29 August 2015 12:09:58 IST

The importance of mindfulness

Large corporations believe it enhances productivity and overall quality of life of their employees

The days gone by witnessed turbulence in the global financial markets resulting in what most have dubbed as the ‘Black Monday'. On the 24th of August, the slowdown in the Chinese economy caused the Shanghai stock market crash, making the Chinese government intervene and devalue the Yuan while imposing a range of restrictions on stock trading.

Around the world

India’s Sensex lost over 1,600 points and investors lost over Rs 7 lakh crores. European investors saw €500 billion vanish in a single day. However, this isn’t the first time the stock market has seen such astronomical increases or hurtling crashes.

The money market has seen many such moments in its long existence.

A stock market crash is inevitably followed by experts trying to analyse the reasons for such debacles, in addition to advising investors to see the dip as a buying opportunity and invest more.

Warren Buffet, arguably the greatest investor of modern times has said: Be fearful when others are greedy and be greedy when others are fearful. According to him this is the way to create immense wealth. Simple as it sounds, this attitude calls for immense courage and conviction as well as the willingness to go against conventional wisdom.

This needs a calm and composed mind which is trained to ignore the white noise and focus on making the right decision.

Calm and collected

We live in a complex and interconnected world with many factors, sometimes incomprehensible, over which we have very less control. Because of a particular event happening in one remote corner of the world there can be repercussions in a place which is thousands of miles away from the event’s occurrence.

It is just not the financial markets which are turbulent with stock market gyrations; there are so many geo-political events which can destabilise well laid out plans for an organisation. Managers are expected to make decisions with imperfect, incomplete data and leaders are expected to lead their team with confidence in an uncertain world.

So a calm, composed and clear mind and approach is the need of the hour.

Philosophical teachings

We have been privy to the long list of skills and competencies required of a successful executive. Strong communication skills, people skills, analytical and problem solving capabilities, cultural sensitivity, global mind-set, and so on. The critical success factor list being long, there is a growing need today, which people are beginning to articulate as the need for/or to be a ‘Mindful Manager'.

Being mindful is defined as being aware of something that may be important. A word dating back to the early 14th Century, it has become a part of common usage in the last few decades, thanks to the increasing interest in the philosophical teachings of Buddha.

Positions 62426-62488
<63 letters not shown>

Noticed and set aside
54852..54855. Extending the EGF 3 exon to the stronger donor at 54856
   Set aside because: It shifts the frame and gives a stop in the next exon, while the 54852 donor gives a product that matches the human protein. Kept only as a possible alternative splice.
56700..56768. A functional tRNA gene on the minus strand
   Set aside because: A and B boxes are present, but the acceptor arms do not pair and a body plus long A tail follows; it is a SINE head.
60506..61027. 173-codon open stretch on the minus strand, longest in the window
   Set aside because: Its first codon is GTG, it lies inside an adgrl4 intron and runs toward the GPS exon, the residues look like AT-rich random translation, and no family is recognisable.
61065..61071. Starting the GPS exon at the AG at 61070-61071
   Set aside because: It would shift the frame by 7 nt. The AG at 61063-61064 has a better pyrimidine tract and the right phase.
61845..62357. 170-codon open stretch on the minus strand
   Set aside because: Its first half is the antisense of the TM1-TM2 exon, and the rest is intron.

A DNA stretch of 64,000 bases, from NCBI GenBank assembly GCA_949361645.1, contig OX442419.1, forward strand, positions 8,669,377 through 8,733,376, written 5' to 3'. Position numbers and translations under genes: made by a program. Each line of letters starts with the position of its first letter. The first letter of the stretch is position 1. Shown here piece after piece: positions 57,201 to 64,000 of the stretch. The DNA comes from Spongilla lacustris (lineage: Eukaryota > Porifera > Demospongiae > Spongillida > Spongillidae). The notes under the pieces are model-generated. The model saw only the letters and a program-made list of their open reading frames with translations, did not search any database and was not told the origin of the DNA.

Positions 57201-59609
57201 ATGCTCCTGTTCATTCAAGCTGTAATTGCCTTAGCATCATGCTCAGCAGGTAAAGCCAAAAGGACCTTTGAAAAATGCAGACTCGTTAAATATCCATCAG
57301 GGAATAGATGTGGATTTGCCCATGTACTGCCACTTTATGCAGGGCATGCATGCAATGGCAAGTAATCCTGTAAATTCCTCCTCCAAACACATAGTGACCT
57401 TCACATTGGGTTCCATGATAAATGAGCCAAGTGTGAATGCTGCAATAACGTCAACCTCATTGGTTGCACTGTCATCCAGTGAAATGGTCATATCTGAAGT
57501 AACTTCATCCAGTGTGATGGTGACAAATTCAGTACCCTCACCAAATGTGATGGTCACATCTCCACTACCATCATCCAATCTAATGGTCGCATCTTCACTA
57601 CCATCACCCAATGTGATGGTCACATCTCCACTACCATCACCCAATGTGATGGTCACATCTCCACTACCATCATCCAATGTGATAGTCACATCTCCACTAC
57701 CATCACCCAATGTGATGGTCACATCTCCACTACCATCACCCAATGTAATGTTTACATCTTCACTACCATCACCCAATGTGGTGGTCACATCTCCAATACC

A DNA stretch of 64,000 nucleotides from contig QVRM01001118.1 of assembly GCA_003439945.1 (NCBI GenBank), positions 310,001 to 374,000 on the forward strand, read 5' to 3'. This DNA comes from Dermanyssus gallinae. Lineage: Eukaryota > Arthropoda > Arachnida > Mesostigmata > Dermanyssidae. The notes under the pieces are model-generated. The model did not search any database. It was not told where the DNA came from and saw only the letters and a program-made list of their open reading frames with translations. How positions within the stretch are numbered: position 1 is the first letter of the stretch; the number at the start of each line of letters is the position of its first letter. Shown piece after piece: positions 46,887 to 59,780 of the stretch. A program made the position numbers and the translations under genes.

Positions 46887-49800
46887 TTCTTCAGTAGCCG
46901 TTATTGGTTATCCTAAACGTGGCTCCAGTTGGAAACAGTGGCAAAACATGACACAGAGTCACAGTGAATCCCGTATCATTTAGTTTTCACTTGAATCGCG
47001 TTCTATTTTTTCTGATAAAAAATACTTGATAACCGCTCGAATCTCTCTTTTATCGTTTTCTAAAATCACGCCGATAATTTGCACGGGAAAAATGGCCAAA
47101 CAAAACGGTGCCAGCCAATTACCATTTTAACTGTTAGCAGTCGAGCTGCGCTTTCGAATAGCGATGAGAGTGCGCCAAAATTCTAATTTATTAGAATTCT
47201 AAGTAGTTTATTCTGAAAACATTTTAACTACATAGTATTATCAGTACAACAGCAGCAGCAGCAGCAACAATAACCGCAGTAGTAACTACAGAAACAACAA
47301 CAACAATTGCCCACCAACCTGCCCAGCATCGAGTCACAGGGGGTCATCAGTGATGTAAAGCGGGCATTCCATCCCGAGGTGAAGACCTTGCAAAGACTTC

Positive externalities

In the world of business, mindful ness is the act of being considerate with well-developed sense of perception. Meditation is one of the proven methods of developing mindfulness. More and more companies are helping their employees practise meditation to develop mindful ness. General Mills, which offers a leadership course focusing on mindfulness, has reported reduction in stress levels of its employees and an enhanced sense of well being. Likewise, Athena, a health care insurance company, has seen significant reduction in cases of absenteeism, stress levels and associated reduction of health costs which come with stress.

Steve Jobs was a great believer and proponent of the importance of meditation. Back in 1981, long before mindfulness mediation became a popular subject of scientific inquiry, Jobs, the co-founder and face of Apple, was well into practicing mindful ness as a way to calm his mind, stay focused, and feel happier. And he was not an outlier. Oprah Winfrey, Kobe Bryant, Jennifer Aniston are some famous people who followed mindfulness training.

Steve Jobs apparently learnt meditation during his travels to India in his youth and his deep interest in Zen is reflected in the beautiful designs of Apple products. Fast forward to 2015, Google offers an internal course called “Search inside yourself”, which is anchored on mindfulness training. We see high-tech companies such as Twitter, E-bay, Facebook have their own versions of mindfulness training.

Scientific basis

What was once considered to be an exotic and esoteric practice is today considered mainstream. It is believed that people who have been practising meditation was a long period of time in their lives have increased levels of activity and grey matter in the prefrontal cortex of their brains: the part of the brain responsible for higher order thinking, this includes the act of judging, decision making and discerning right from wrong. Apart from this, this part is also responsible for eliciting pro-social behaviour such as empathy, compassion, and kindness. Many popular meditation techniques have originated in India and its neighbourhood. Gautama Buddha is considered to be first teacher of Vipassana, a meditation technique which has now developed a massive global following. Transcendental meditation which has celebrity followers around the world started from India.

Learning and practising mindfulness will lead to compassionate behaviour in our workplace and will lead to productive and joyful interaction with our friends, families and colleagues. Not everybody can become a Buddha, yes, but one can a start somewhere.

After all, a journey of a thousand miles begins with a first step.

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